While she never witnessed actual warfare, she was in Egypt for some years in the 1880’s with her husband and many of her pictures were drawn accurately using models in some cases, or observing soldiers on manoeuvres or practicing charges at Aldershot. To help with her paintings, the soldiers even re-enacted the battle in their original uniforms worn throughout the campaign.
There is a great sense of realism to this painting. In it we see the men and their suffering. However in some quarters this realism was too much to bear. As would be the case now, the public did not want to be reminded of such sufferings on the battlefield. For most of the public and the hierarchy of the Royal Academy they preferred more uplifting depictions of victorious battles and acts of heroism which would lift people’s spirits. Many artists pandered to such wishes but as the French master of military paintings, Édouard Detaille, commented:
“…L’Angleterre n’a guère qu’un peintre militaire; c’est une femme…”
(England has only one military painter; and it is a woman)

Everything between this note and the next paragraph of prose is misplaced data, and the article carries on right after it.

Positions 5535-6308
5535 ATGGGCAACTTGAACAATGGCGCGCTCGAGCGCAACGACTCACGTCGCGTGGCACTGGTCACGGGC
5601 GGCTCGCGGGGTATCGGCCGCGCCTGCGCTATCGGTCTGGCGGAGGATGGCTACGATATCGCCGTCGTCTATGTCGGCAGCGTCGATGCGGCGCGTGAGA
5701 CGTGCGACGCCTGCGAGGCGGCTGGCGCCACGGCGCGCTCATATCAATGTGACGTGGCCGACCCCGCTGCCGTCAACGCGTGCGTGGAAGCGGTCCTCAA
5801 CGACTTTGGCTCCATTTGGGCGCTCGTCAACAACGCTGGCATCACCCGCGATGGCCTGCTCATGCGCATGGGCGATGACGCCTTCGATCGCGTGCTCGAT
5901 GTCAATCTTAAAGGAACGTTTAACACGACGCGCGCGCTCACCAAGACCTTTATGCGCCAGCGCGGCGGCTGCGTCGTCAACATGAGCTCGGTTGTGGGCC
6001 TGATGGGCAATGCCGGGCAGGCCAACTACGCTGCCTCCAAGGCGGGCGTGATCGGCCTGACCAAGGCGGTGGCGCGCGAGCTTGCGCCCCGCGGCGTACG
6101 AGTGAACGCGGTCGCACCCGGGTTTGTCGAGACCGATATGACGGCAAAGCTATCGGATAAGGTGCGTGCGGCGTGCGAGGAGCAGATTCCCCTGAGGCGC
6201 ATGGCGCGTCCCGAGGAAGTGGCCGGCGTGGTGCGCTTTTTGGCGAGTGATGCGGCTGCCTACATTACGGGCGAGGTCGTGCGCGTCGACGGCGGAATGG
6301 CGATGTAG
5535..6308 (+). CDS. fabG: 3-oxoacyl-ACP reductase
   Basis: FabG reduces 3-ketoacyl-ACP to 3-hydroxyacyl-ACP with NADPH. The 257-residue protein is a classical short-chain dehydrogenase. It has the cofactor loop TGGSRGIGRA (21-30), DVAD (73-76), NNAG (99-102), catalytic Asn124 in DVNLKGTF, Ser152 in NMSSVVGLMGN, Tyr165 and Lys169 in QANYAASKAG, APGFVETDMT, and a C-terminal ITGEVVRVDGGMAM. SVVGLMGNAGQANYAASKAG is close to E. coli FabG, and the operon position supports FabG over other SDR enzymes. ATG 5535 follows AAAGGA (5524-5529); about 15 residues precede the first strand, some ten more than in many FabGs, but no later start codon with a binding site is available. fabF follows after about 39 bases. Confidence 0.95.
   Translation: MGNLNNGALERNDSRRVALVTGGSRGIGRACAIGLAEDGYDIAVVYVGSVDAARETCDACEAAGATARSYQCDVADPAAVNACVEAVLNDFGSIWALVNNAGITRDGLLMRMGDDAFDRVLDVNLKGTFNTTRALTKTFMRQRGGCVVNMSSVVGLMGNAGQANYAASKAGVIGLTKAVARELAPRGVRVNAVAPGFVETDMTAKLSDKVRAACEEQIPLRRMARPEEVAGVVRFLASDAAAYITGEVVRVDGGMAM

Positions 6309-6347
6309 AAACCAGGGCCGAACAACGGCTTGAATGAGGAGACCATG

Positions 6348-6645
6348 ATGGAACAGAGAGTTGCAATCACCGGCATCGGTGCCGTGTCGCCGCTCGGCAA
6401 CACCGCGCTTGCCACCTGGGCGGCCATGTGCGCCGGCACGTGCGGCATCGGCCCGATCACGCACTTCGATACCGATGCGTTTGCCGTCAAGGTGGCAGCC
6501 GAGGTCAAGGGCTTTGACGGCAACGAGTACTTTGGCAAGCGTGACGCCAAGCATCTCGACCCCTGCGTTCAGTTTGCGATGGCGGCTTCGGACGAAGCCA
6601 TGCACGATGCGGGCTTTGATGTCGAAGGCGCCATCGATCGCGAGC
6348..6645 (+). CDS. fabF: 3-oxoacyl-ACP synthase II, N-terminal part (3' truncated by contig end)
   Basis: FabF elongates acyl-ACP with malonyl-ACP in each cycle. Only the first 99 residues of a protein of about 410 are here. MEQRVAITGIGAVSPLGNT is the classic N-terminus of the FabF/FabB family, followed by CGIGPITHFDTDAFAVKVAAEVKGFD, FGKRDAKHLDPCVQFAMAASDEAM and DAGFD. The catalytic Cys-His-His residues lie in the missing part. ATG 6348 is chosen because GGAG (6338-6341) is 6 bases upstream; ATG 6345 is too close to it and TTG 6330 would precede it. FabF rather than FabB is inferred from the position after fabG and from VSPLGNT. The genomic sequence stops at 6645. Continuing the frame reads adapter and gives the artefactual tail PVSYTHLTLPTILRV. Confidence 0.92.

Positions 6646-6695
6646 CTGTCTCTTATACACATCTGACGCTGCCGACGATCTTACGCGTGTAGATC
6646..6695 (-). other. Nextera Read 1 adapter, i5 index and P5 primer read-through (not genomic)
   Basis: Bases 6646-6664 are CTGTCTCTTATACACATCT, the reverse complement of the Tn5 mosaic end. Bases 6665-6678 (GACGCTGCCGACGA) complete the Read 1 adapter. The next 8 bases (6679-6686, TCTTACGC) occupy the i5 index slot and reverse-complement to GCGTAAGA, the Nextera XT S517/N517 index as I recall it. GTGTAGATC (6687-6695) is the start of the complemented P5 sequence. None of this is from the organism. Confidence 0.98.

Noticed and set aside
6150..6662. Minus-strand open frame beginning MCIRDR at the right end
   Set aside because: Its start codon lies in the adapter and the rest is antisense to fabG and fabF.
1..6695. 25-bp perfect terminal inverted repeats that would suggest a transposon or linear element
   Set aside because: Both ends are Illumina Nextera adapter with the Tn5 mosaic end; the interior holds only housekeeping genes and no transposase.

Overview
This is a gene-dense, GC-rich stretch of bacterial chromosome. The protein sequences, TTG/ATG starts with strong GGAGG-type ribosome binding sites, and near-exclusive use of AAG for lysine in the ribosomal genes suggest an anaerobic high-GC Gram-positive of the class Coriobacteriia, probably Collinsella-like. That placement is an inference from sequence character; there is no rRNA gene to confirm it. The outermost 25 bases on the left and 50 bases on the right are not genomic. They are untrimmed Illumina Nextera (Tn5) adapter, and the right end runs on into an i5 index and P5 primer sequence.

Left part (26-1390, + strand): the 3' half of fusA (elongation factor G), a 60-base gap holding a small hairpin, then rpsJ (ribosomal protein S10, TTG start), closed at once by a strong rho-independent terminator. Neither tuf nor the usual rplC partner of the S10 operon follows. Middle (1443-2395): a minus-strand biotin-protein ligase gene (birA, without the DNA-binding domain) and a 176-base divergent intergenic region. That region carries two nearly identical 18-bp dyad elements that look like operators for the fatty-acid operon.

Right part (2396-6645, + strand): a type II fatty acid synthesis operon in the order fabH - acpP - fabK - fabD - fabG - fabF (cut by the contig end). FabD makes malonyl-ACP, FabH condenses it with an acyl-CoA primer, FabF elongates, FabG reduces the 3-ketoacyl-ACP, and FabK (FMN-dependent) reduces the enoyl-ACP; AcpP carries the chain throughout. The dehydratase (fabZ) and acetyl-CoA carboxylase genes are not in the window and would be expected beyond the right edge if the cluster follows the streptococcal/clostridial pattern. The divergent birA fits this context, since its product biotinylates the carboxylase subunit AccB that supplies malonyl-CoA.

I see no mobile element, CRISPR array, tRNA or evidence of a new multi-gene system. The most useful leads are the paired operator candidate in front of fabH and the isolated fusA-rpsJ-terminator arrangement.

However Elizabeth Thompson would not change her style and defended it in her 1922 autobiography, writing:
“…I never painted for the glory of war, but to portray its pathos and heroism…”
However she still had many supporters of her painting style. Wilfred Meynell, the Victorian biographer, wrote in his book The Life and Work of Lady Butler:
“…Lady Butler has done for the soldier in Art what Mr. Rudyard Kipling has done for him in Literature – she has taken the individual, separated him, seen him close, and let the world see him…..”
The Daily Telegraph of the day wrote of Elizabeth Thompson’s great ability as a female military artist, writing:
“…Miss E. Thompson, a young lady scarcely heard of hitherto, with a modest, sober, unobtrusive painting, but replete with vigour, with judgement, with skill, with expression, and with pathos – such expression as we marvel at in Hogarth for its variety, such pathos as we recognize under the rough or stiff militarism of Horace Vernet – has shown her sisters which way they should go, and has approved herself the valiant compeer even of most famous and most experienced veterans of the line. To the unselect many, to the general public, Miss Thompson is as new as the Albert Memorial at Kensington; and it is for that reason that we hail her appearance with this honest, manly Crimean picture, as full of genius as it is of industry. We say that this sign is a wholesome one; because in every work of art-excellence executed by a woman, and commanding public acceptance and applause, we see a manacle knocked off a woman’s wrist, and a shackle hacked off her ankle. We see her enlarged from wasting upon fruitless objects the sympathies which should be developed for the advantage of humanity. We see her endowed with a vocation which can be cultivated in her own home, without the risk of submission to any galling tyranny or more galling patronage…”